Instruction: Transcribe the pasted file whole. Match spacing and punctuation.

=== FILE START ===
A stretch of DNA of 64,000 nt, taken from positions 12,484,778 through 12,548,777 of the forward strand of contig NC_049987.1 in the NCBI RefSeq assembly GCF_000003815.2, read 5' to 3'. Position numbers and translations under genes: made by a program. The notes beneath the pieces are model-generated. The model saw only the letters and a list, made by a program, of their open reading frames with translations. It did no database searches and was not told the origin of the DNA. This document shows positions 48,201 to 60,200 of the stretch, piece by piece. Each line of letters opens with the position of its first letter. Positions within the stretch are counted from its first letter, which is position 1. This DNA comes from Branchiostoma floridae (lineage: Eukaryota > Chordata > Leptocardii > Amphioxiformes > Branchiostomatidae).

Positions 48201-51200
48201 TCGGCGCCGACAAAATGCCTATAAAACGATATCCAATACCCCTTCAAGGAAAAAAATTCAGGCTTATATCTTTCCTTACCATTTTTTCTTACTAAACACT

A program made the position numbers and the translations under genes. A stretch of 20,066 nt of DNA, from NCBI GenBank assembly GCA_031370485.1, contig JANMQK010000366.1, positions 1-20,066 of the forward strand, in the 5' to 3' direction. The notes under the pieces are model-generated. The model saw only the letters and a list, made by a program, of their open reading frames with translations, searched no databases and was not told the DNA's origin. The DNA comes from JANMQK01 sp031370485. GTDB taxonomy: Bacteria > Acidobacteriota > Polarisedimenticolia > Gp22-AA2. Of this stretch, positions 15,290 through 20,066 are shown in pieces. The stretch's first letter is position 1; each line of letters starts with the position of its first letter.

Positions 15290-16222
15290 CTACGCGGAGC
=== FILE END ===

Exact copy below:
A stretch of DNA of 64,000 nt, taken from positions 12,484,778 through 12,548,777 of the forward strand of contig NC_049987.1 in the NCBI RefSeq assembly GCF_000003815.2, read 5' to 3'. Position numbers and translations under genes: made by a program. The notes beneath the pieces are model-generated. The model saw only the letters and a list, made by a program, of their open reading frames with translations. It did no database searches and was not told the origin of the DNA. This document shows positions 48,201 to 60,200 of the stretch, piece by piece. Each line of letters opens with the position of its first letter. Positions within the stretch are counted from its first letter, which is position 1. This DNA comes from Branchiostoma floridae (lineage: Eukaryota > Chordata > Leptocardii > Amphioxiformes > Branchiostomatidae).

Positions 48201-51200
48201 TCGGCGCCGACAAAATGCCTATAAAACGATATCCAATACCCCTTCAAGGAAAAAAATTCAGGCTTATATCTTTCCTTACCATTTTTTCTTACTAAACACT

A program made the position numbers and the translations under genes. A stretch of 20,066 nt of DNA, from NCBI GenBank assembly GCA_031370485.1, contig JANMQK010000366.1, positions 1-20,066 of the forward strand, in the 5' to 3' direction. The notes under the pieces are model-generated. The model saw only the letters and a list, made by a program, of their open reading frames with translations, searched no databases and was not told the DNA's origin. The DNA comes from JANMQK01 sp031370485. GTDB taxonomy: Bacteria > Acidobacteriota > Polarisedimenticolia > Gp22-AA2. Of this stretch, positions 15,290 through 20,066 are shown in pieces. The stretch's first letter is position 1; each line of letters starts with the position of its first letter.

Positions 15290-16222
15290 CTACGCGGAGC